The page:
Current student mean scores also demonstrate an area of need in a candidate’s ability to reference specific evidence from the cycle, as well as drawing on the volunteer teacher’s feedback and  other collected evidence, to support their reflection and analysis of their capacity to be an equitable leader and an instructional coach. Further faculty planning for instruction and resources is also needed to assist candidates in citing evidence-based practices or research that support instructional coaching and observation as a viable and equitable strategy to support teacher growth and benefit students to more fully demonstrate the development of these essential dispositions and behaviors required for successful professional practice.

Data Source 4

P12 PASC Program AAQEP Candidate Self-Assessment

Perspective Captured from Data Source:
Candidate retrospective self-report of AAQEP Standard 1a at each semester end interval. 

Specific Elements of Data Source:
Item 1f: I have the dispositions and behaviors required for successful professional practice as an aspiring school leader.

Rationale for using Data Source:
The P12 PASC Program AAQEP Candidate Self-Assessment was designed to capture student reflection and growth after each semester in the program in alignment with AAQEP aspects. The results capture one cohort (program graduates in May 2021) over the 3-semester program using a retrospective design to pilot the self-assessment and obtain initial data. This will now be used at the end of each semester as an additional program assessment data point used for reflection and continuous improvement.

Definition of Success for Each Element:
Candidate success would be measured by 1) average of 3 or higher for each semester and 2) evidence of mean growth from semester 1 to semester 3. 

Displays of Analyzed Data:

Table 4

AAQEP Standard 1f Candidate Self-Assessment Response Means for Cohort 0 (Pilot)

Question/Standard Semester 1 (N=14)  Semester 2  (N=14) Semester 3 (N=14)  Mean Growth
(AAQEP 1F) I have the dispositions and behaviors required for successful professional practice as an aspiring school leader.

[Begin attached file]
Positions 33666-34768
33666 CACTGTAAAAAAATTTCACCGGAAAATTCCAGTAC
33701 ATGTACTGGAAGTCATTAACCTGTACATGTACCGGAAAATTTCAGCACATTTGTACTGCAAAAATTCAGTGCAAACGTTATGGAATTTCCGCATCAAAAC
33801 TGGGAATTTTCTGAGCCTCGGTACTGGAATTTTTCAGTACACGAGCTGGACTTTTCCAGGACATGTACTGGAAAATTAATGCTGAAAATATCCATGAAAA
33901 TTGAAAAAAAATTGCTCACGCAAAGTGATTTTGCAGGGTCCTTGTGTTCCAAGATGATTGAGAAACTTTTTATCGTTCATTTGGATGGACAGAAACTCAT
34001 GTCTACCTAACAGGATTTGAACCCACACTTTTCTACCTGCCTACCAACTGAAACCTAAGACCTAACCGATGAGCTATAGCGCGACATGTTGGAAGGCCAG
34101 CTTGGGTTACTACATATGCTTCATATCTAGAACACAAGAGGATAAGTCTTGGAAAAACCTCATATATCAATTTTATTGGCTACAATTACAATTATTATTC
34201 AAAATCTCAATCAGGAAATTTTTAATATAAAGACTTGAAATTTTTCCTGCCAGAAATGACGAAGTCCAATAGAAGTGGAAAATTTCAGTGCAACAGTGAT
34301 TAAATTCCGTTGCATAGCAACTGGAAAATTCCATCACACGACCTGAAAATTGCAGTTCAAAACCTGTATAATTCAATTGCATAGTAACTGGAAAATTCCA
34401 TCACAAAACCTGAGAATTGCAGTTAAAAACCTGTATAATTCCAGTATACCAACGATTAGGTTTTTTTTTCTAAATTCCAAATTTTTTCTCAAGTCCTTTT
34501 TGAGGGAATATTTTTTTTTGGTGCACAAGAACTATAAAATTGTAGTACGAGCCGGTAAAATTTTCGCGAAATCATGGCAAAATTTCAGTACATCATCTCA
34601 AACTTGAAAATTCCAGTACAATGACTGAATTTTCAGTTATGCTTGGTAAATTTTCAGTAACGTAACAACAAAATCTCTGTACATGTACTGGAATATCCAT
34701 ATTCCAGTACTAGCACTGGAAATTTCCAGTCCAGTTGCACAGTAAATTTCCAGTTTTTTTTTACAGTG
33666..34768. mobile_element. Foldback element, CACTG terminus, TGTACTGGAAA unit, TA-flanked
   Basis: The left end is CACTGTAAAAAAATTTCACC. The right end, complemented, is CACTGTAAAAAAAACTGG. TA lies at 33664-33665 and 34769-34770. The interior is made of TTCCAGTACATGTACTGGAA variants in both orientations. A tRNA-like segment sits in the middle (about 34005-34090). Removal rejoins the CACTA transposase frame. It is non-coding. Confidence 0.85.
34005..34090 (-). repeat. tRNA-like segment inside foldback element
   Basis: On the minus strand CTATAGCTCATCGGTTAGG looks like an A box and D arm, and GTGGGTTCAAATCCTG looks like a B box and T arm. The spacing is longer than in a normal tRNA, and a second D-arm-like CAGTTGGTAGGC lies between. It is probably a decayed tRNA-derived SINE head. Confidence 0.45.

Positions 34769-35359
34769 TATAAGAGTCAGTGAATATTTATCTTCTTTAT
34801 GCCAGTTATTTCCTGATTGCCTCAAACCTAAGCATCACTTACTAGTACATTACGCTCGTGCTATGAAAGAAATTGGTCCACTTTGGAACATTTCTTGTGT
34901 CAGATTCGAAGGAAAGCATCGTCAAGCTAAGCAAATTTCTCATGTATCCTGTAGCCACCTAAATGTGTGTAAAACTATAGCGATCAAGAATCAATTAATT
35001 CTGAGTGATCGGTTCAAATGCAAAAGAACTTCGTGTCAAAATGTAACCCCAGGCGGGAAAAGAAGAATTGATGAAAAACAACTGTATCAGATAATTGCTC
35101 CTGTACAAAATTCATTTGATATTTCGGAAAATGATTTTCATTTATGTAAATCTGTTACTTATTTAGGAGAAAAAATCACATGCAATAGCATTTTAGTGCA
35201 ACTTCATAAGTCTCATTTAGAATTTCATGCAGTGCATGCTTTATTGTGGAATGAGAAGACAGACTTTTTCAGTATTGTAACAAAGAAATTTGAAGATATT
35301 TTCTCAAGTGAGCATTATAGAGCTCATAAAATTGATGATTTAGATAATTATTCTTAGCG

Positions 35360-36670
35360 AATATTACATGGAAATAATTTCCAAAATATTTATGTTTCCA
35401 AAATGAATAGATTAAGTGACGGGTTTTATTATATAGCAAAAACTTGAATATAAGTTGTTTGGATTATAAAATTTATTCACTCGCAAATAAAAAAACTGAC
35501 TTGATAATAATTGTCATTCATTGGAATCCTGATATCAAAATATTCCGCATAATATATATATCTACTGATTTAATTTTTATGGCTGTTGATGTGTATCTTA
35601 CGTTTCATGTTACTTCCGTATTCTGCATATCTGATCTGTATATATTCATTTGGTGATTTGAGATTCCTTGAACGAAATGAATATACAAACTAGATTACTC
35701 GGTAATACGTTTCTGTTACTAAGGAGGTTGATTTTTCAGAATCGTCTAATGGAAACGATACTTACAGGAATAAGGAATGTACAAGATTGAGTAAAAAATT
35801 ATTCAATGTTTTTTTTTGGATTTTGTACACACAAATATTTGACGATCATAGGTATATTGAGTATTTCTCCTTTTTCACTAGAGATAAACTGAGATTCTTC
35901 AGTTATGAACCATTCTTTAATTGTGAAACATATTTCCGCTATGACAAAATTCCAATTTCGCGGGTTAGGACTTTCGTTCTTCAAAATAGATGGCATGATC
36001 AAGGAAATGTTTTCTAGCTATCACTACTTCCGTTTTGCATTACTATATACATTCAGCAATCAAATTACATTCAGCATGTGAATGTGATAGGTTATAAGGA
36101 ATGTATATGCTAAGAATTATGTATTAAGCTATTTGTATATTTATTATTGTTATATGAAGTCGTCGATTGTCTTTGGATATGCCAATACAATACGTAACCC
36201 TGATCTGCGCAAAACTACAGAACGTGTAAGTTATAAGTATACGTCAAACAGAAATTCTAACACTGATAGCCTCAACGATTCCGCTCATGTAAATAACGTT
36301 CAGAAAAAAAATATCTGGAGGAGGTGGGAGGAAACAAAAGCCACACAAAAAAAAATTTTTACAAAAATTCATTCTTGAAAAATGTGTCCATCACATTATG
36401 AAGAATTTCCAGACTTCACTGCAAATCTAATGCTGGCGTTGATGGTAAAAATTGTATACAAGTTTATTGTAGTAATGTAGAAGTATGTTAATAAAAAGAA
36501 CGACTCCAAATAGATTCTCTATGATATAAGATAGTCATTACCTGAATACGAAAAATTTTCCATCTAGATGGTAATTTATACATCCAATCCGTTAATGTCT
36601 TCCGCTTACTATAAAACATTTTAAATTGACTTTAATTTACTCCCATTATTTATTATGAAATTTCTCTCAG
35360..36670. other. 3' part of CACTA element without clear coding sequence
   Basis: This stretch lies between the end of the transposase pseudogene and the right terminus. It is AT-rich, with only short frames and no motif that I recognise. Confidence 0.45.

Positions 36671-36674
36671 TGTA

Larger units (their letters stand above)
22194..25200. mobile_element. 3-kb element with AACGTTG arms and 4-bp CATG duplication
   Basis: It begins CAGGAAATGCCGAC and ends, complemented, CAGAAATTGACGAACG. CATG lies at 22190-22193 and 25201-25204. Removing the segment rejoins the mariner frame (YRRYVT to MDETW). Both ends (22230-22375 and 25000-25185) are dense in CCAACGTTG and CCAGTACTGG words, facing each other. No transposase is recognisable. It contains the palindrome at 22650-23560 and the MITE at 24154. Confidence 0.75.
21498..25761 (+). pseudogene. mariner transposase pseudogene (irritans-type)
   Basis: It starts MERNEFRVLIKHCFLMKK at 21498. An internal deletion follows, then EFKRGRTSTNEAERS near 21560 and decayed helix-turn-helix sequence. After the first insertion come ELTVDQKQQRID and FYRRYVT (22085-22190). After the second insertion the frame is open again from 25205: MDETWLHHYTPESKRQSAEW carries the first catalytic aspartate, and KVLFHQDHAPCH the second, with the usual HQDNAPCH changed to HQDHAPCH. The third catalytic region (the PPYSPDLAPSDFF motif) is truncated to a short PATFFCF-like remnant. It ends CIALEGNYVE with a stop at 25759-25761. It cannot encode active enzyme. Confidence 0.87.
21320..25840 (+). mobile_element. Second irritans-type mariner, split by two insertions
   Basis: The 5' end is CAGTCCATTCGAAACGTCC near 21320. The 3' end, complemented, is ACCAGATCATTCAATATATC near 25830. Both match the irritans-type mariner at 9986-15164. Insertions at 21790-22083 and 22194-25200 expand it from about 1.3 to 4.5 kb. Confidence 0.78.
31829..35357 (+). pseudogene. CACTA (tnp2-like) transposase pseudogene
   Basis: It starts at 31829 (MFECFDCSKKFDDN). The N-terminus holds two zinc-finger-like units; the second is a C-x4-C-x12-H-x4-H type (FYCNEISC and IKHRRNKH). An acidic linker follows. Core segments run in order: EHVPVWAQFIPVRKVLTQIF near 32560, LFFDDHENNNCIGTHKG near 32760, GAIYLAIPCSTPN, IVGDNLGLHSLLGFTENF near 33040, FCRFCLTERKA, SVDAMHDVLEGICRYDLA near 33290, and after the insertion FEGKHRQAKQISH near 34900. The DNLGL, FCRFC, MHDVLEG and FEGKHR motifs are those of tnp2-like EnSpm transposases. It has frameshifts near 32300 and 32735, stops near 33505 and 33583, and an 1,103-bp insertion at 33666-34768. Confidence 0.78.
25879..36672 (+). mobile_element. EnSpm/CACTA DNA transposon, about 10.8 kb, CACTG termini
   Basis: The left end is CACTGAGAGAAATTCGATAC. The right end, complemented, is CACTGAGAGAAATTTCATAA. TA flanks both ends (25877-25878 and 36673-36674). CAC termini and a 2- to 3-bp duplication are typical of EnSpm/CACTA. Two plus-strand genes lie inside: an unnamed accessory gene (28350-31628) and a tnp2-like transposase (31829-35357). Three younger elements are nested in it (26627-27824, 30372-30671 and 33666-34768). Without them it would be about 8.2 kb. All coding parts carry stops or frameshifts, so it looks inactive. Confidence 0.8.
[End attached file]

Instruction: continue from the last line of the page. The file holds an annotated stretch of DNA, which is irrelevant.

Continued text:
4.71

>yes

4.86

>yes

4.86

>yes

+.15

+yes

Link to Full Dataset: P12 PASC Program AAQEP Candidate Self-Assessment Descriptives Data for Standard 1 by Semester 

Interpretation of Data:
Overall, student reported mean scale scores for Standard 1f currently shows some growth from initial to end of program data points. Evidence also demonstrates that candidates overall feel they have the dispositions and behaviors required for successful professional practice as an aspiring school leader at high levels (between a 4 and 5) which exceeds our success criteria of level 3. 

Data Source 5

President’s Commission on Teacher Education (Employer Questionnaire)

Twice a year a group of educators from P-16 institutions in the four-county regional area surrounding Fresno State come together to discuss pressing educational issues in relationship to credential needs in the Central and South Valley.  Educational Leadership is one of the programs that attends these meetings with the university leadership and credential program coordinators from Fresno State.  Along with Community College and other area educational partners and organizations, local school districts send district-level leadership (i.e., Superintendents, Assistant Superintendents, school board members) as representation at the convening. This is a formal opportunity to collect employer questionnaire feedback data from these employers of Fresno State PASC graduates while in attendance at the event. Local Preschool-12th grade leaders were provided a 3-item open ended response self-report program feedback questionnaire.  

Perspective Captured from Data Source:
Open response self-report feedback from district-level leadership on observed strengths and areas of need for hired administrators who attended our PASC program.

Rationale for using Data Source:
At this time, little other formal employer data exists to inform the PASC program besides publicly available data on administrative services staffing trends by county through the CA Department of Education DataQuest and anecdotal records of conversations as faculty work in area districts.  Due to COVID19 face-to-face meeting restrictions, this questionnaire has only been implemented one year to Spring 2021, but will be utilized again at the next President’s Commission which is planned for Spring 2022.

Specific Elements of Data Source:
Question number 1 was used as another data point to evaluate the program on Standard 1f which asked the following: What effective qualities and skills do you see in candidates that have graduated from Fresno State’s Administrative Credential Program?